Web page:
Angelina Jolie makes 'heartbreaking' trip to Jordan

The 42-year-old actress is known for her humanitarian work, and on Sunday, she made her fifth visit to the middle eastern country to visit the refugees at the desert camp of Zaatari.

FILE: Angelina Jolie, special envoy of the United Nations High Commissioner for Refugees (UNHCR), during the 2017 Annual Awards Dinner and Dance of the UN Correspondents Association (UNCA). Picture: United Nations

LOS ANGELES - Angelina Jolie has made a "heartbreaking" trip to Jordan to meet with Syrian refugees as part of her work as a special envoy for the UN refugee agency.

The 42-year-old actress is known for her humanitarian work, and on Sunday, she made her fifth visit to the middle eastern country to visit the refugees at the desert camp of Zaatari, who have fled into Jordan from the war torn country of Syria.

Speaking after meeting refugee families and teenage girls in community programme ran by United Nations (UN), Jolie said: "It is heartbreaking to return to Jordan and witness the levels of hardship and trauma among Syrian refugees as this war enters its eighth year. I'm very proud. You're very strong, all of you."

Jolie, who is a special envoy for the UN refugee agency, went on to state that the aid being given to refugees is not a "long-term solution" for the crisis, and urged for a "viable political settlement".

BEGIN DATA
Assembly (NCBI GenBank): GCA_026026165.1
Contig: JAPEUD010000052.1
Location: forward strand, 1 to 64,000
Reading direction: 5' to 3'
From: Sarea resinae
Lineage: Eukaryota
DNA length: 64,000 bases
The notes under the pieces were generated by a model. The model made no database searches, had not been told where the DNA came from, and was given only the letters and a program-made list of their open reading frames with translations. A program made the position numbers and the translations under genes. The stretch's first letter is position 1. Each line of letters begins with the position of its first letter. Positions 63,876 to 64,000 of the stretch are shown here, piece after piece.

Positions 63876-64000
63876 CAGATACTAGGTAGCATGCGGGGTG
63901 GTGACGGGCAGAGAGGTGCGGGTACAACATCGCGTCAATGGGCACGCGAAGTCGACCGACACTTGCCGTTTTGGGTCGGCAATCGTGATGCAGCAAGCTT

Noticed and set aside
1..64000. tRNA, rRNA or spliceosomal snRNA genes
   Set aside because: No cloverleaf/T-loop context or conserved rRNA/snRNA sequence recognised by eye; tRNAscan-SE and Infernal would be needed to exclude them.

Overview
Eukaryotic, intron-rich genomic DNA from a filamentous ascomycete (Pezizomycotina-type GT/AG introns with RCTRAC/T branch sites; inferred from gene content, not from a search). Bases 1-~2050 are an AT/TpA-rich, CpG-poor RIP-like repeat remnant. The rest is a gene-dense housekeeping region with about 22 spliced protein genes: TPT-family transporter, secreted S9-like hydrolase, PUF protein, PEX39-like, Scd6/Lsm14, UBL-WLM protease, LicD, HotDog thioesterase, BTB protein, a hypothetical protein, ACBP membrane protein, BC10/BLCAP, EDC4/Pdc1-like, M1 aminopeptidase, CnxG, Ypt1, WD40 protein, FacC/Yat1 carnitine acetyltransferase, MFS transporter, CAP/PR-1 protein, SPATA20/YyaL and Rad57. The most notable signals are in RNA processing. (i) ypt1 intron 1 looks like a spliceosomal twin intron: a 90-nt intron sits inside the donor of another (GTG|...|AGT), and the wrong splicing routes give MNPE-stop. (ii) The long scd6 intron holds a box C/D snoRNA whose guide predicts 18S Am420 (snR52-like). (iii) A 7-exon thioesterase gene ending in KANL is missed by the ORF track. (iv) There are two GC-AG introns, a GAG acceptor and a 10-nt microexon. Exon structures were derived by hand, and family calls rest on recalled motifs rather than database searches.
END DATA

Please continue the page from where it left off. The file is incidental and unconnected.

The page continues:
The _Maleficent _star - who has Maddox, 16, Pax, 14, Zahara, 13, Shiloh, 11, and nine-year-old twins Knox and Vivienne with her estranged husband Brad Pitt - said: "Humanitarian aid is not a long-term solution. No one wants to get off aid more than a Syrian family.

"A viable political settlement is the only way to create the conditions for Syrians to be able to return to their homes, to end the human suffering and the strain on host countries."

In 2016, the _By the Sea _star visited a refugee camp in Azraq, Jordan, where she urged world leaders to help sort the current crisis.

She said: "This is not a problem of Jordan's making, or that Jordan should be left to bear alone. They have been warning for years that they would reach a point where they on their own could do more. The world has known about the situation in the Berm for months, but no solution has yet been put forward.

"This is symptomatic of the wider problem. For all the good intentions, extraordinary efforts in the field, and the generosity of host communities, it is impossible to say that we, as an international community, are using all the tools at our disposal, or that we have even come close to doing enough to help the Syrian people ...

"So my message to world leaders, as they prepare to gather at the UN General Assembly in 10 days' time, is to ask that the fundamental root causes of the Syria conflict, and what it will take to end it, are put at the center of the discussion."